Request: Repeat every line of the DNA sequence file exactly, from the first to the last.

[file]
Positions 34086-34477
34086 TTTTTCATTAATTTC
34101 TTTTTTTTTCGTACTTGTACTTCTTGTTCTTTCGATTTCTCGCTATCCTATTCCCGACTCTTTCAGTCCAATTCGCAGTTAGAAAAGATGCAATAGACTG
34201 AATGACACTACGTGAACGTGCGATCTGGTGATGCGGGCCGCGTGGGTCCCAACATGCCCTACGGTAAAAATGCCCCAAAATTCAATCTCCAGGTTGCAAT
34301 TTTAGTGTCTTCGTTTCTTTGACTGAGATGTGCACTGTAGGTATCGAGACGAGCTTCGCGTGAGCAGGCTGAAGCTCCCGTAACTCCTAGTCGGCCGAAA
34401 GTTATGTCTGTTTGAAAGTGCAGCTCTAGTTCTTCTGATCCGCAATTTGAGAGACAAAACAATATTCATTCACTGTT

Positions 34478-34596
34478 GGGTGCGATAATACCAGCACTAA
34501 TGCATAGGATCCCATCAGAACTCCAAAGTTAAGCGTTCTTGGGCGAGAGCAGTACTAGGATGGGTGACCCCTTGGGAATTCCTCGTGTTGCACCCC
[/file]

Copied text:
Positions 34086-34477
34086 TTTTTCATTAATTTC
34101 TTTTTTTTTCGTACTTGTACTTCTTGTTCTTTCGATTTCTCGCTATCCTATTCCCGACTCTTTCAGTCCAATTCGCAGTTAGAAAAGATGCAATAGACTG
34201 AATGACACTACGTGAACGTGCGATCTGGTGATGCGGGCCGCGTGGGTCCCAACATGCCCTACGGTAAAAATGCCCCAAAATTCAATCTCCAGGTTGCAAT
34301 TTTAGTGTCTTCGTTTCTTTGACTGAGATGTGCACTGTAGGTATCGAGACGAGCTTCGCGTGAGCAGGCTGAAGCTCCCGTAACTCCTAGTCGGCCGAAA
34401 GTTATGTCTGTTTGAAAGTGCAGCTCTAGTTCTTCTGATCCGCAATTTGAGAGACAAAACAATATTCATTCACTGTT

Positions 34478-34596
34478 GGGTGCGATAATACCAGCACTAA
34501 TGCATAGGATCCCATCAGAACTCCAAAGTTAAGCGTTCTTGGGCGAGAGCAGTACTAGGATGGGTGACCCCTTGGGAATTCCTCGTGTTGCACCCC